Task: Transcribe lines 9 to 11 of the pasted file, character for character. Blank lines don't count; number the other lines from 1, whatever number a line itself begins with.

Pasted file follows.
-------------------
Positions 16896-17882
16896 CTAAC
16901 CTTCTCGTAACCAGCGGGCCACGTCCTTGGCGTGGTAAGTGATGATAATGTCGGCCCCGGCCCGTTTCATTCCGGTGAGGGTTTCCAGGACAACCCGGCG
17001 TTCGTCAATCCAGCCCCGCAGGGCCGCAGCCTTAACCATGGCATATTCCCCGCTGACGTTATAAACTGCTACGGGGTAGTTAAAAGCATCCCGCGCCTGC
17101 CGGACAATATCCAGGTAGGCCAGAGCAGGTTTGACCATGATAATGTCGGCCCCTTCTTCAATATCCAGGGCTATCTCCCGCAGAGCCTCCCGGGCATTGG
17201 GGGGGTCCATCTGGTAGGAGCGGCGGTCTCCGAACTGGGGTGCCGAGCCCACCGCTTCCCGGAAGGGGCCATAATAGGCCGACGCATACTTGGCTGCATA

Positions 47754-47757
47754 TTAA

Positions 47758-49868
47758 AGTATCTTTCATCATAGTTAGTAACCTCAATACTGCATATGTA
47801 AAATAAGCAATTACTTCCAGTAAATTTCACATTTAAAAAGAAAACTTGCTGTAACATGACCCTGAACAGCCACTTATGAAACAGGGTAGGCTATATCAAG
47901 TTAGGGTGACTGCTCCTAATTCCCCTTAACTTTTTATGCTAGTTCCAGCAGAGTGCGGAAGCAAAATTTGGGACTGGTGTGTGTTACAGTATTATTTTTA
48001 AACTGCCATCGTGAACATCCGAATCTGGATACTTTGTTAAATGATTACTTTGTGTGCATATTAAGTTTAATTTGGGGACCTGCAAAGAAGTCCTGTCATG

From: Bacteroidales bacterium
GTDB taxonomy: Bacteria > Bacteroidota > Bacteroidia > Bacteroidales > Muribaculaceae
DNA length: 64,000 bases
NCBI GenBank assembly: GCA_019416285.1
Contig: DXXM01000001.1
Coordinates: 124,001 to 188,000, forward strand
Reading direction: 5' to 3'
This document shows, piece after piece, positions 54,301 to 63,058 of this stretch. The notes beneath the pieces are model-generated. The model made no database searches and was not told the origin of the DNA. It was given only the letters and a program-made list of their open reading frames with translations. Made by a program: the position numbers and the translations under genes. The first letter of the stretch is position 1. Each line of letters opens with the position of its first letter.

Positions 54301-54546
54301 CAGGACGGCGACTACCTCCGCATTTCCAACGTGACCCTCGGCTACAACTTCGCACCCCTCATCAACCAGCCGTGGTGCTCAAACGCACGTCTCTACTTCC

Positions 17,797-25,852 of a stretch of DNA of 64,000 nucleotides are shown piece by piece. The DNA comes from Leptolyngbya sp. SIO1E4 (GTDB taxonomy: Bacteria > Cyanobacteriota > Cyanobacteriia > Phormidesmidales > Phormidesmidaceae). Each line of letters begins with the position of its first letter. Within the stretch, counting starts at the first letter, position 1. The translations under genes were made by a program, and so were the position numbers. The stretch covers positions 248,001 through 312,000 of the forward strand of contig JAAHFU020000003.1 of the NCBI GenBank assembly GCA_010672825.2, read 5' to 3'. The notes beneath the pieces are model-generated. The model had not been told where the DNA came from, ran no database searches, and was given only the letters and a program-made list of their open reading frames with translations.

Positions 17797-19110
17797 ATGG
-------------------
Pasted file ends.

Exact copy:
Positions 47758-49868
47758 AGTATCTTTCATCATAGTTAGTAACCTCAATACTGCATATGTA
47801 AAATAAGCAATTACTTCCAGTAAATTTCACATTTAAAAAGAAAACTTGCTGTAACATGACCCTGAACAGCCACTTATGAAACAGGGTAGGCTATATCAAG